Who You Mad At? Me or Yourself? marked the return of DJ Funkmaster Flex to the mixtape game. When he wasn’t feeding the streets with new music he was maintaining his number one spot on radio, creating a series of successful projects for TV, building his website In Flex We Trust, and making sure his presence is felt in the digital arena. “There’s DJ’s younger than me that ain’t in the digital space at all,” says Flex. “The problem is these DJs think just because they send out a couple tweets that they’re in the digital space. Nah, you idiot.” His understanding of how things work has allowed Flex to stay ahead of the competition for over two decades. Here the legendary, Bronx-born DJ talks with Life+Times about why he felt it was the right time to return to the mixtape game, the role of radio in the digital era and why he lives by the mantra “adapt or die.”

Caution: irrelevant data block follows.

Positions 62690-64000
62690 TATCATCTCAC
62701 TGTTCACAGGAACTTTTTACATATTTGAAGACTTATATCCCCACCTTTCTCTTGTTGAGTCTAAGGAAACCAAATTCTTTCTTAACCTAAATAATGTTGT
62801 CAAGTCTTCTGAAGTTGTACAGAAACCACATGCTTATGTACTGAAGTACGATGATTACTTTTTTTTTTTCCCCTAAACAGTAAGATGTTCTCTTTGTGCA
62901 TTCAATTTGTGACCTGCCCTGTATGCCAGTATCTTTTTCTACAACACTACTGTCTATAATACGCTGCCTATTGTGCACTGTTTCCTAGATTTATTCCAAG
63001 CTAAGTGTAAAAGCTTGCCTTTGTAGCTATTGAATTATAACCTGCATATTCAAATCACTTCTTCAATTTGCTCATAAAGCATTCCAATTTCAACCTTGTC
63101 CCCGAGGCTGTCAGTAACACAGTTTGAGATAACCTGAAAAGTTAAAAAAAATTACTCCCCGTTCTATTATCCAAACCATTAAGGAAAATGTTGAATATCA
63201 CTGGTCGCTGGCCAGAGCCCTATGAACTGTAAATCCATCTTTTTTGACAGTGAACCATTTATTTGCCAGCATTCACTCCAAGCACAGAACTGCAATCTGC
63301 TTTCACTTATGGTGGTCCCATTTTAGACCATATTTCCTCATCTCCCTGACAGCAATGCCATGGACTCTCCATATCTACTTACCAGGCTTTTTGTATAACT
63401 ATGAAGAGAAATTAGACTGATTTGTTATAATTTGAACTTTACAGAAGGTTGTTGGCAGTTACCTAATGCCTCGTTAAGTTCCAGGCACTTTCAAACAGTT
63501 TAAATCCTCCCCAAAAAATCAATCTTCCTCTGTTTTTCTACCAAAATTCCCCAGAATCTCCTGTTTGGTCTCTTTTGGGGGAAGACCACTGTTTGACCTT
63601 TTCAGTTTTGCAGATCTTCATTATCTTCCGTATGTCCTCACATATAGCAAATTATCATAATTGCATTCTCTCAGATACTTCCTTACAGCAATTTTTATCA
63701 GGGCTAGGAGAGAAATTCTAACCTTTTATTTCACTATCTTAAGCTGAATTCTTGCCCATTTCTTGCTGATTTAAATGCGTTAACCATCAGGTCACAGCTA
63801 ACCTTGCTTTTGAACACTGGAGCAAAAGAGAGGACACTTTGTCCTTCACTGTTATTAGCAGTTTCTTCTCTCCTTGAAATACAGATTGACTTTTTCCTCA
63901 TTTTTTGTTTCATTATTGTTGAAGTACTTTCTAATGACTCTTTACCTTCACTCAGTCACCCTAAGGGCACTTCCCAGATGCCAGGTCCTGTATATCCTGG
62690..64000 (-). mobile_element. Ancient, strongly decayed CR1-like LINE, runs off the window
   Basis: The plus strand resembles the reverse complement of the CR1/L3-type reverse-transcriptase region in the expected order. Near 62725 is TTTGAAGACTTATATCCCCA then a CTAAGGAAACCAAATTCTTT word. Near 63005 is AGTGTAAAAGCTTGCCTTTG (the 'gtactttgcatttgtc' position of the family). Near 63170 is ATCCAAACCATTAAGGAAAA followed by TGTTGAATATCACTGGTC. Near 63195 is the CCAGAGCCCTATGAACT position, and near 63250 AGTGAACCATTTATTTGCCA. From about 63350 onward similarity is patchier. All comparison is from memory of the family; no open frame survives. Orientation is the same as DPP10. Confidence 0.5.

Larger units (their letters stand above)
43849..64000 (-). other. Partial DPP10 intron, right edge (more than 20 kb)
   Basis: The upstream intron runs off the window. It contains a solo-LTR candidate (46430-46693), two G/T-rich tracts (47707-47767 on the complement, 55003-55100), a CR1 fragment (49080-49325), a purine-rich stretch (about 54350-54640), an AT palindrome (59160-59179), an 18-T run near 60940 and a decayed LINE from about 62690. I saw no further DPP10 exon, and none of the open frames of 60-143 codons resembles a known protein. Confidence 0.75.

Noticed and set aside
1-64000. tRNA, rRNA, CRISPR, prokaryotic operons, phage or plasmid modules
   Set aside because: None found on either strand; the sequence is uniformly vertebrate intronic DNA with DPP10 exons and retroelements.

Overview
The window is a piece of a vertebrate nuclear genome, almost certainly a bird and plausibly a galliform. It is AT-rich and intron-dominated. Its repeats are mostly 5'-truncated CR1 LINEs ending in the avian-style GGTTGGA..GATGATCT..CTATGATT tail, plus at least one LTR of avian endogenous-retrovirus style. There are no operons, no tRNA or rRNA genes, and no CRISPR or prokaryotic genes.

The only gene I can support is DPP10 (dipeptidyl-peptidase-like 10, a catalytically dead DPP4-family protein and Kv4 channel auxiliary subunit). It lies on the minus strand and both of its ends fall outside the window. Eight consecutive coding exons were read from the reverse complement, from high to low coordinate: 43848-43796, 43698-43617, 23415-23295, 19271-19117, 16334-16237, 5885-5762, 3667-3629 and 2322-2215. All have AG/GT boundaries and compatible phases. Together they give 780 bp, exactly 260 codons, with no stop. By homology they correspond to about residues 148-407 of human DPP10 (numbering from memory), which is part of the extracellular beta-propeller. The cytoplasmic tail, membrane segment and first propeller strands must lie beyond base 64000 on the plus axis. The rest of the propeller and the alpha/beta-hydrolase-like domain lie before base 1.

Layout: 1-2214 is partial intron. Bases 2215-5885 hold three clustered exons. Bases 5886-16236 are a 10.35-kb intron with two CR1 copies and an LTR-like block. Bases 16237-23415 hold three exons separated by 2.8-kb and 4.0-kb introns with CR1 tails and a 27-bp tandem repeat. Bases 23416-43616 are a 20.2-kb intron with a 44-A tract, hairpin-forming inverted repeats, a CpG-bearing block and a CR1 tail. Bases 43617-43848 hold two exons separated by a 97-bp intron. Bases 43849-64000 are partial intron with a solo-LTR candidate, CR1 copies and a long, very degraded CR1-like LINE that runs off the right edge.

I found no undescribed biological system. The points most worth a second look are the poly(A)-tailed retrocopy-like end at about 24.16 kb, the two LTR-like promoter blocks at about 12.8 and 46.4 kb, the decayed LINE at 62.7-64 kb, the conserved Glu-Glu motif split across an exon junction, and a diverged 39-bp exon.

Life + Times: After so many years of not releasing a Funk Flex project, what made you put out Who You Mad At? Me or Yourself now?
Funkmaster Flex: I looked at the landscape and I kind of wanted to bring a new twist to the game. I felt I was ready and I felt there were a lot of artists that I wanted to work with. That was probably the most exciting part, and the biggest reason. I felt there were a lot new artists out that I hadn’t worked with that are on the mixtape.
L+T: There are 56 songs on the tape featuring everyone from Uncle Murda to Mr. Vegas. How did you pick the songs that made the final cut?
FF: I wanted it to be a super, super collaboration between Internet stars, radio stars and some stars that just pack out venues, but don’t have a deal yet. I felt that the digital space has made a lot of stars and I wanted to work with them. I look at people that have kept themselves relevant and were hot before the Internet crept in, so that’s how I thought about it. And then I wanted to put a lot of sounds together. I wanted East, South, West. I wanted Reggae, R&B. I was just trying to be very diverse, because I’m diverse. That’s what I wanted this tape represent. Before I sent people tracks I told them this was going to be something that they weren’t use to. I was taking them out of their comfort zone. That’s how I approached a lot of the songs.